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Miller cycle engine smokes, eventually runs rough…Replacing spark plugs and valve cover gaskets fail

Car smokes. Gets worse over years. Miller cycle engine. Assumption: Oil leaks into cylinders. After many months, starts running very rough. Worst when warm once it starts running badly.

According to mechanic, when it starts running rough, spark plugs have fouled out (due to oil, presumably) and need replacing. So this time it started running rough, we replaced fouled out spark plug and (expensively) replaced all valve cover gaskets. But this time, unlike all other times spark plugs were replaced, it still runs rough.

If mechanic was right, replacing the spark plug and sealing the gasket better should have fixed rough running, even if only briefly. But it made no change whatsoever. (He now says “Engine is tired. Replace the car.” Of course, he also sells cars.)

Because of the unique nature of this engine (it must be in a Mazda Millenia S-type sedan), this is one of the few situations where only a dealership will have significant experience working on it.

Think about it–only one one sub-model of a sparsely-sold, now-discontinued vehicle ever had this type of engine. Most mechanics have never worked on one, and are unlikely to have the specialized service manual needed for it.

You didn’t tell us how many miles are on this engine, nor did you share its maintenance history, but it is possible that the engine is at the end of its lifespan. In order to get a more experienced set of hands and eyes to evaluate the situation, I think you really need to take this one to the Mazda dealer.

My oops. Doing several things at once. 170,000, replace spark plugs every 6-14 months (more frequently as time passes.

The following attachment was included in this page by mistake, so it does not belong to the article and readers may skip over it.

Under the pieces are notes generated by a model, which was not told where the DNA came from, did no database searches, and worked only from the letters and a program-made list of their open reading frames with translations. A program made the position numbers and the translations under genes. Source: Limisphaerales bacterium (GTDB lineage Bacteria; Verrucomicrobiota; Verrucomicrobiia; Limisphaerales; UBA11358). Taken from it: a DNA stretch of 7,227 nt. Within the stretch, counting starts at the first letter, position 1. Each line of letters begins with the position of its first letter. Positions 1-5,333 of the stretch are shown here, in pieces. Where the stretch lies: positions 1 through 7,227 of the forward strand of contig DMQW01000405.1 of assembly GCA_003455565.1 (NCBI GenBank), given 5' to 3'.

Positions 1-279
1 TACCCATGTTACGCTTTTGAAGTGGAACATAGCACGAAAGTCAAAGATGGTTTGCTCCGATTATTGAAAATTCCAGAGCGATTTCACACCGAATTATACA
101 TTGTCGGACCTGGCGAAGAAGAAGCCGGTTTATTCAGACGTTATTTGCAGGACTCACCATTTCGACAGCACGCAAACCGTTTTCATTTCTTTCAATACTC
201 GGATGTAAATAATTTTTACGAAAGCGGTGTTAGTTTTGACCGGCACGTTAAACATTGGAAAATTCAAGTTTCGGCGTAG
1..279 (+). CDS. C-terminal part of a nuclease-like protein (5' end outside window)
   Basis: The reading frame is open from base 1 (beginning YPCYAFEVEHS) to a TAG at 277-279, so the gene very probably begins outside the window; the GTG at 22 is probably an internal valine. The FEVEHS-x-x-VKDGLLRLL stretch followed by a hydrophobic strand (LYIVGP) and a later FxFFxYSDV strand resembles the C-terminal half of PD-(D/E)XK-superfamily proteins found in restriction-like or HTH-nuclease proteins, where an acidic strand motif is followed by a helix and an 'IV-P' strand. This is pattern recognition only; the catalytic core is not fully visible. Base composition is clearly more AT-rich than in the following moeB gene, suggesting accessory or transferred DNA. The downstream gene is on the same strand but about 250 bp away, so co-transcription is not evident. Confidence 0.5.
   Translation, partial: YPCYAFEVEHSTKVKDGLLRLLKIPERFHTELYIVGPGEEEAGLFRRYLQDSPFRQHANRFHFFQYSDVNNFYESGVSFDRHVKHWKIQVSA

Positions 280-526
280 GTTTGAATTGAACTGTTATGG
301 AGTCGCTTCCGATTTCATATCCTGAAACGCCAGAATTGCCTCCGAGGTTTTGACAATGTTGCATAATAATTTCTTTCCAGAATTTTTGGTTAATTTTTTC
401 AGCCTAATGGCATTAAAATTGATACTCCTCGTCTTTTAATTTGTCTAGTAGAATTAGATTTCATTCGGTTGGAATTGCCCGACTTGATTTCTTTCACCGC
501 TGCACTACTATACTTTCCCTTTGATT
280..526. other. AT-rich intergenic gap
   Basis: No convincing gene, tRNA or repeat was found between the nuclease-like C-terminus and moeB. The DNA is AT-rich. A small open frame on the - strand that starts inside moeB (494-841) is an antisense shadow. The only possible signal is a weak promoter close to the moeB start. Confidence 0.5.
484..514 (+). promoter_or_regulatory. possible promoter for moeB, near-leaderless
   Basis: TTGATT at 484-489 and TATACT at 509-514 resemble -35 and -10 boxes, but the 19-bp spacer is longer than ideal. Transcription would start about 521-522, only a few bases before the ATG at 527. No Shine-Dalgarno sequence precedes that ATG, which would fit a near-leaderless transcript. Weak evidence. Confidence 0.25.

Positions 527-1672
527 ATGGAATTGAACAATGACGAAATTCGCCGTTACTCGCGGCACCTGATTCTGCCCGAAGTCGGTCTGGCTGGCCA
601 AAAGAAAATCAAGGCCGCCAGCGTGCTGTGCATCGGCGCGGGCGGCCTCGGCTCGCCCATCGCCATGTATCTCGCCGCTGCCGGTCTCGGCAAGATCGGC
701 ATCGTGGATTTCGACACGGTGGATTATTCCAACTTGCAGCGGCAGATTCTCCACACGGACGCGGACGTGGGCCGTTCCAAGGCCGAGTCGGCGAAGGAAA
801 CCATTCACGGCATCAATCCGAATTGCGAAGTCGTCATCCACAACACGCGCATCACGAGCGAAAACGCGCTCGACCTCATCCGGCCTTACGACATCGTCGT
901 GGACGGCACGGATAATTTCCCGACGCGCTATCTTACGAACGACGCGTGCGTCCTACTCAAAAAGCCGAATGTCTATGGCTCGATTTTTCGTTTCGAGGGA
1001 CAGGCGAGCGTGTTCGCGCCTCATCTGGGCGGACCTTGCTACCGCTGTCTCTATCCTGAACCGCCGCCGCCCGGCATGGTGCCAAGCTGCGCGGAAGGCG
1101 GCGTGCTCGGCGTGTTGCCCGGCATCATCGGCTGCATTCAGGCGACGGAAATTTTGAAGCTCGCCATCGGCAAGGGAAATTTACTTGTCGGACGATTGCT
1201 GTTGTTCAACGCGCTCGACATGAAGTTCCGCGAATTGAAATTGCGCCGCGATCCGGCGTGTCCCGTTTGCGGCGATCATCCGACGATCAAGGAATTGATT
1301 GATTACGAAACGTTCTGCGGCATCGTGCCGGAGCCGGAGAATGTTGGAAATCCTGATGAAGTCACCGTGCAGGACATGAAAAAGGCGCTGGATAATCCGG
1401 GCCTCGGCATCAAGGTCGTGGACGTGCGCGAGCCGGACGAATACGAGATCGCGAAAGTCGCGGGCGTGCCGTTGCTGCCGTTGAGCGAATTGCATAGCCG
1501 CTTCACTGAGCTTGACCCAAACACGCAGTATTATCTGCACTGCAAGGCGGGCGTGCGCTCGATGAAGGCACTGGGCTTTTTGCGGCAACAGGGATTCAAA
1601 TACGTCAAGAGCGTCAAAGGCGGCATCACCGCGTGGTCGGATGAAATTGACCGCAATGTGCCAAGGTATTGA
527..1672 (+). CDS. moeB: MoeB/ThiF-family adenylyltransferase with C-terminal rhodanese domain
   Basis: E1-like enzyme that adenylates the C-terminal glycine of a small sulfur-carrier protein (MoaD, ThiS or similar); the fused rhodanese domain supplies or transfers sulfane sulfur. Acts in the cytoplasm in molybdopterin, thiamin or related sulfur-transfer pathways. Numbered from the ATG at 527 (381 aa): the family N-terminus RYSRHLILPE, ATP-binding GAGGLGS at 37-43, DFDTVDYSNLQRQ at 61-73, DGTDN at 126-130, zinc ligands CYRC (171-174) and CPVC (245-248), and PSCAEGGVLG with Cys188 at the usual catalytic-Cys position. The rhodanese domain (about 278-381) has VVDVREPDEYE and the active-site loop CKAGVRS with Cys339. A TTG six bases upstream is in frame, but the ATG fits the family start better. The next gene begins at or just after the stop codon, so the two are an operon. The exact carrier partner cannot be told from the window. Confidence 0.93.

Makes sense. I know that a Miller-cycle engine leaves the intake valve open during part of the compression stroke, so that the engine is compressing against the pressure of the supercharger rather than the pressure of the cylinder walls.

The Miller Cycle takes advantage of the blower pressure which is greater than the pressure that would be accumulated in the initial 20* +/- of the compression stroke. You likely have a failing blower.

Thanks, Rod! That seems like a plausibility to explore, for sure.

At 170K miles, the blower and everything else will be getting pretty tired…

Any thoughts on what would be involved replacing a failing blower? Very rough cost estimate range? We replaced the spark plug on #3, but it’s still throwing a P0303 code, which interprets as #3 cylinder misfire.

It’s also throwing a P1540 (air bypass valve problem) but the air bypass valve is hooked up and plugged in.

True enough, Caddyman. Having just replaced all the valve cover gaskets I guess I’m about equally interested in pouring a little more money into it to make use of the money already spent as I am giving up on it :wink:

If the throttle body is removed the blower screws can be inspected. If they are oily the seals are likely bad, likewise the bearings.

Wow…thanks, Rod! Looks like great advice.

Should I also check the compression in #3 where the cylinder misfire code is, or would that also throw a code if that was the problem?

It would be wise to confirm that the compression is good on all cylinders before investing in a new blower or any other significant repair.